PARK RIDGE, ILL.: No more “Legends.” And no more “Leaders.”
The Big Ten is giving them the boot and following a more traditional route for its division names.
The conference is going with “East” and “West” instead and switching to a nine-game scheduling format after presidents and chancellors approved the moves on Sunday.
The new division alignments will begin in 2014 when Rutgers and Maryland join the conference, meaning “Legends” and “Leaders” will be a thing of the past. That will probably come as good news for fans who have criticized those names ever since the league unveiled them in 2010. To many, they were confusing and didn’t help identify where teams play, but that won’t be an issue anymore.
Besides the new division alignment, teams will go from playing eight conference games to nine in 2016.
“Big Ten directors of athletics concluded four months of study and deliberation with unanimous approval of a future football structure that preserved rivalries and created divisions based on their primary principle of East/West geography,” Commissioner Jim Delany said in a statement. “The directors of athletics also relied on the results of a fan survey commissioned by BTN last December to arrive at their recommendation, which is consistent with the public sentiment expressed in the poll.”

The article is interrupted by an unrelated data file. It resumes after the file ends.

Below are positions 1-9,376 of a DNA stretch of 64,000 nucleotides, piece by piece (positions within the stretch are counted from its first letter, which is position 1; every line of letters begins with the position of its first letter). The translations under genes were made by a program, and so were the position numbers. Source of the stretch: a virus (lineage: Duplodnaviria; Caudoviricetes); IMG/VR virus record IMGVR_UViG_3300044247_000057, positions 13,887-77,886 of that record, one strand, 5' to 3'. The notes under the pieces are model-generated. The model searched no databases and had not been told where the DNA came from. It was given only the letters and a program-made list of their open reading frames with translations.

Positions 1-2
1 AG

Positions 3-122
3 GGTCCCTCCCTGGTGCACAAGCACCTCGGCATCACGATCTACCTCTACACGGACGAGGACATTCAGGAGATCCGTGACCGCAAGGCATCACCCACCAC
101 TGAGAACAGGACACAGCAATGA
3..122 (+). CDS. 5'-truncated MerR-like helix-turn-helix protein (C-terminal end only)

Indiana, Maryland, Michigan, Michigan State, Ohio State, Penn State and Rutgers will be in the East division. The West will consist of Illinois, Iowa, Minnesota, Nebraska, Northwestern, Purdue and Wisconsin.
Schools will play six division games plus two against teams from the other division in 2014 and 2015. In 2016, they’ll play three cross-division games.
Indiana and Purdue will meet on an annual basis.
East division teams will host five conference games during even-numbered years starting in 2016, with West teams hosting five in odd-numbered seasons. Under that format, teams will be guaranteed to play each other at least once every four years.
“Big Ten directors of athletics met in person or by conference call six times from December to March to discuss a new Big Ten football model,” Delany said. “The level of cooperation and collaboration was reflective of what we’ve come to expect from this group of administrators who have worked extremely well together on a number of complex matters over the past several years. We are all looking forward to ushering in this new era of Big Ten football.”